In most cases, projector fog lights are considered the best as they have a curved center that projects a more focused beam that doesn’t blind oncoming motorists. Also, the type of lights you select should be able to direct light slightly on the edges of the road to guarantee safer driving and earlier detection of obstacles on the side of the road.


Step 2: Determine Where You’ll Install the Fog Lights


Now that you have an idea of the type of fog lights you’re going to install, the next step is to determine where exactly you’re going to install the lights. Luckily, most vehicles come with slots on the bumper where you can install the lights. However, if you’re unlucky to own a car that doesn’t have the slots on its bumper, then don’t panic as you’ll only need to cut holes on the bumper to fit the lights.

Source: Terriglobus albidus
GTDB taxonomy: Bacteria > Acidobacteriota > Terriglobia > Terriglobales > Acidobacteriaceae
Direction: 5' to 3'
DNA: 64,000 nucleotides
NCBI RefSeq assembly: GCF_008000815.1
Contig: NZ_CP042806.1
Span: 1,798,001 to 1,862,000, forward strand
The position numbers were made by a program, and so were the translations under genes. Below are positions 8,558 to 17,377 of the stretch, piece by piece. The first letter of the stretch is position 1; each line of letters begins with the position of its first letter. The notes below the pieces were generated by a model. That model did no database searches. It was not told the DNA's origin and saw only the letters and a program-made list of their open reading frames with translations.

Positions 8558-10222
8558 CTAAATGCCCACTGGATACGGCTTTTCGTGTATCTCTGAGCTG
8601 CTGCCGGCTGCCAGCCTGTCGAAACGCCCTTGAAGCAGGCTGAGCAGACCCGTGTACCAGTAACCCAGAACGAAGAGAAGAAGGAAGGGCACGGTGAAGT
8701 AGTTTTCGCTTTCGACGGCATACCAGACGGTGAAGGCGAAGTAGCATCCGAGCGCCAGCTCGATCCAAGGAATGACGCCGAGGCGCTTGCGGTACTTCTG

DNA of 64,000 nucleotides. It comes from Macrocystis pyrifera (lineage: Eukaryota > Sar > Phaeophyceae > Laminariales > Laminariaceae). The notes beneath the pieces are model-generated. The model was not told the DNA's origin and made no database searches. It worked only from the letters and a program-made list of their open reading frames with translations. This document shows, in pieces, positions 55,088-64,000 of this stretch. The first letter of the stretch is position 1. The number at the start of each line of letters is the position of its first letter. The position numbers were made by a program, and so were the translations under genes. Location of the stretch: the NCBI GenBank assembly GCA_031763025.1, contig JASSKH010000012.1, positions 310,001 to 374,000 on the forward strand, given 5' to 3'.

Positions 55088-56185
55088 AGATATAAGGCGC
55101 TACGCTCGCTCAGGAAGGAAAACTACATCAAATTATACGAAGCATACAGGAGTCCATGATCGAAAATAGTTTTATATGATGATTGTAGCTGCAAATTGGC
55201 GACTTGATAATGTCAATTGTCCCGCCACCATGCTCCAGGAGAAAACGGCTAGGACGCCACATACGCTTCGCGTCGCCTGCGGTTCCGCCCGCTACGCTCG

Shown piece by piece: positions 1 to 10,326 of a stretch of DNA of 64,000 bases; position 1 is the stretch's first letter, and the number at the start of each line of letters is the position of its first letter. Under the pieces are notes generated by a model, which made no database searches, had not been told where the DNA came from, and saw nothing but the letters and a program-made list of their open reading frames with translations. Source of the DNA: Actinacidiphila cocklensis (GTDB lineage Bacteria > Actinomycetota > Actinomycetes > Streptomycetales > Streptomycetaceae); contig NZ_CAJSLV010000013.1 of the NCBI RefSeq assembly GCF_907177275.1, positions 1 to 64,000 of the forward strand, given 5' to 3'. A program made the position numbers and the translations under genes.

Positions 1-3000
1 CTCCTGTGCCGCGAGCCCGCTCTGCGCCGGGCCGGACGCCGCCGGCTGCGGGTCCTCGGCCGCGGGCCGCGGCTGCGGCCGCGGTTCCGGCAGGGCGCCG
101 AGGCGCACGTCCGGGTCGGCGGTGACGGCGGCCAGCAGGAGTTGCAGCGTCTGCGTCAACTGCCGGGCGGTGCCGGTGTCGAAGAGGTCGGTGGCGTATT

Step 3: Gather Your Supplies


Whether you’re installing factory sets or universal types of fog lights, the process of installation is pretty much the same with minor differences here and there. In our case, you will need;

  • A screwdriver
  • Wrench
  • Gloves
  • Masking tape
  • Fog light kit
  • Pliers
  • Cutters
  • Drill
  • Zip ties
  • Flashlight


Step 4: Remove the Bumper


Start by parking your vehicle on a level surface and engage the parking brake. Next, open the hood and disconnect the battery terminals. If your bumper doesn’t have the fog light slots, then you’ll have to remove it to cut the holes. With the hood open, simply loosen all the screws and nuts to take off the bumper.

In case the bumper has fog light slots, all you’ll have to do is to use a plastic pry tool to take off the stock bezel from its socket. This will give you enough clearance to work on when installing the lights.